|Subjects||Criminal justice system|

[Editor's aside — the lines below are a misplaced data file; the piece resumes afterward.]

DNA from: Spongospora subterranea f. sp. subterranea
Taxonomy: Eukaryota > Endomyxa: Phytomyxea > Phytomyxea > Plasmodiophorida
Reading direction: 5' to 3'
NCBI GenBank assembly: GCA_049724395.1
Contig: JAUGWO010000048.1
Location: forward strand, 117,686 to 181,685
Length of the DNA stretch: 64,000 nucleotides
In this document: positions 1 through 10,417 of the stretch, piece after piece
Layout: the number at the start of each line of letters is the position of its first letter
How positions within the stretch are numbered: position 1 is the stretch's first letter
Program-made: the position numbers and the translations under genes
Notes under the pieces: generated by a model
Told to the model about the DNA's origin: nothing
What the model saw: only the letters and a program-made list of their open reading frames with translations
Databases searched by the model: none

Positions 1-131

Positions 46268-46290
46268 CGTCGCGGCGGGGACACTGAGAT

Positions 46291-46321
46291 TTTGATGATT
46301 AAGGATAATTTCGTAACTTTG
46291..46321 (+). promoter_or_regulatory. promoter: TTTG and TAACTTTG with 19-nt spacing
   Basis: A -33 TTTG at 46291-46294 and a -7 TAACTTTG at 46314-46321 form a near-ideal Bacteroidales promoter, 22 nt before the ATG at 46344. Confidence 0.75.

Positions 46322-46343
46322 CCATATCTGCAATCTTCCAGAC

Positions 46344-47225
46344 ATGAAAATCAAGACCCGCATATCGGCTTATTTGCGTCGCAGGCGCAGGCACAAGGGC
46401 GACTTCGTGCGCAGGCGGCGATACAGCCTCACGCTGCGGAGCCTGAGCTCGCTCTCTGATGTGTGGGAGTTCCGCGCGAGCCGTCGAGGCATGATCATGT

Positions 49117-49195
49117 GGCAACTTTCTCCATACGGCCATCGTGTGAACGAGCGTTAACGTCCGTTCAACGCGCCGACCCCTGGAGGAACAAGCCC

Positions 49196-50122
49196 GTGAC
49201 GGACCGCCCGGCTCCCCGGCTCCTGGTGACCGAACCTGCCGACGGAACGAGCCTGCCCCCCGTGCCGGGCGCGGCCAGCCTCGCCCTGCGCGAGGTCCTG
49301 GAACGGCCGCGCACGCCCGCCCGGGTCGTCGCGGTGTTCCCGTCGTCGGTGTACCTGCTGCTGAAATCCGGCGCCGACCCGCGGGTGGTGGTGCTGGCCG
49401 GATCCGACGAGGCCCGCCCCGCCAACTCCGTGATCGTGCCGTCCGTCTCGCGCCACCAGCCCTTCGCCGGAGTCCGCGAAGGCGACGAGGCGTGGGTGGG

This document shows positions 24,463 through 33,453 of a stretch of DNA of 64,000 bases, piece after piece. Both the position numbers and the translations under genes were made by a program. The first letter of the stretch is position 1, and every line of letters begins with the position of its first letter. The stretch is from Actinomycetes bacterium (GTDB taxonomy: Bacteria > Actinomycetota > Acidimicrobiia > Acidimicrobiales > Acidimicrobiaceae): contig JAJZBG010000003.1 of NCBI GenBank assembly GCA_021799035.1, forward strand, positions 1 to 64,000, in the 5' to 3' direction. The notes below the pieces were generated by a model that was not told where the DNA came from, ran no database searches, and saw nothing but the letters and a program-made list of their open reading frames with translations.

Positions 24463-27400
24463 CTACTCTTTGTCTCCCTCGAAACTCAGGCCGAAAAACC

The Aboriginal and Torres Strait Islander Justice Agreement was developed by theAboriginal and Torres Strait Islander Advisory Board (ATSIAB) and the Queensland Government, and was signed in December 2000. The Agreement lasts until 2011. In December 2004 the Queensland Government invited tenders for an independent evaluation of the Agreement in terms of its outcomes and possible future directions. The long term aim of the Justice Agreement is to reduce Indigenous contact with the criminal justice system to parity with the non-Indigenous rate. The evaluation aimed to assess the effectiveness of the Justice Agreement in meeting its reduced incarceration goals; assess the performance of government agencies in meeting their commitments to the Justice Plan; identify positive initiatives (best practice) and blockages or shortcomings which need to be addressed; and identify additional or alternative strategies that will assist in meeting the outcomes of the Justice Agreement. The evaluation provides clear evidence that there is still much to be done to address the rate of overrepresentation of Indigenous people as both offenders and as victims of crime. This response to the evaluation confirms the Queensland Government’s commitment to take action to redress this imbalance in partnership with Aboriginal and Torres Strait Islander communities, and complements other significant whole-of-government initiatives aimed at improving the social, health and economic outcomes for Indigenous Queenslanders. Recognising that criminal justice agencies alone can have a limited impact on the multi-faceted nature of Indigenous offending, the response emphasises coordination across government and strong partnerships between government and Indigenous communities.